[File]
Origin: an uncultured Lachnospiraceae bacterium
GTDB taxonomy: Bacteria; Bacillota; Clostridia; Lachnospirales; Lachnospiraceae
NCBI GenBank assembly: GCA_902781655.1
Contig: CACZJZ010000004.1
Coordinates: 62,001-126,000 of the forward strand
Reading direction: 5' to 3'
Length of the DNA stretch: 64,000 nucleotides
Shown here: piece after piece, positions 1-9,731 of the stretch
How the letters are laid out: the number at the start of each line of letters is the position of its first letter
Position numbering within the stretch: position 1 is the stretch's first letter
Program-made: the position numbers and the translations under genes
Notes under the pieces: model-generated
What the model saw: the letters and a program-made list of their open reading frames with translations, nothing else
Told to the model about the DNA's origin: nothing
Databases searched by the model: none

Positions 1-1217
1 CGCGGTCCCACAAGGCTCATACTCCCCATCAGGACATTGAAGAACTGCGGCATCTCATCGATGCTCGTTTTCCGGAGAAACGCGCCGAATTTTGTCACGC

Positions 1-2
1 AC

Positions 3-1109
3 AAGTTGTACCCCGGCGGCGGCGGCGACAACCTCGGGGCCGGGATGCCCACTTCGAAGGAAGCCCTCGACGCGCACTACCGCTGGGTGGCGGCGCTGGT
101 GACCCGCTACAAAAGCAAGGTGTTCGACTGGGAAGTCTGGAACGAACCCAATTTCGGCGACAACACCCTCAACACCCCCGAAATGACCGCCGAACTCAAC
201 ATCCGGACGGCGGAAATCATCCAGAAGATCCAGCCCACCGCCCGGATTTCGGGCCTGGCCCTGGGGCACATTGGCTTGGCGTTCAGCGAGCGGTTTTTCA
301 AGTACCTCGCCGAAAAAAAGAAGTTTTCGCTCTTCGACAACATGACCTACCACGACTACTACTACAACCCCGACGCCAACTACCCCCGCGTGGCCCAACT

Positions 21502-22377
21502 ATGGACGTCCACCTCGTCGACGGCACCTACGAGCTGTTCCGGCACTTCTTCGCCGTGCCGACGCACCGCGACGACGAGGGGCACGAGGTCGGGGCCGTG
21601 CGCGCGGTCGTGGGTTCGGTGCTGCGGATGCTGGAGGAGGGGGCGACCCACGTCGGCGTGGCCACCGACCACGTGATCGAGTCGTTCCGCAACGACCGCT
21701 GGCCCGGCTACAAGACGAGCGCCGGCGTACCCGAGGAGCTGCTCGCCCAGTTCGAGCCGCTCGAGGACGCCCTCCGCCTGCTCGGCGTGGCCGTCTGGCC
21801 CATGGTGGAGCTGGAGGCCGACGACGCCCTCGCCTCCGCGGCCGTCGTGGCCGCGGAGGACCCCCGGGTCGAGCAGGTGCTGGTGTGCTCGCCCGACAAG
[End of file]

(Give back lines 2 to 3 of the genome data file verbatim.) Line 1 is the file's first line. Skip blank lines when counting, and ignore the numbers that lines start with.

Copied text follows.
GTDB taxonomy: Bacteria; Bacillota; Clostridia; Lachnospirales; Lachnospiraceae
NCBI GenBank assembly: GCA_902781655.1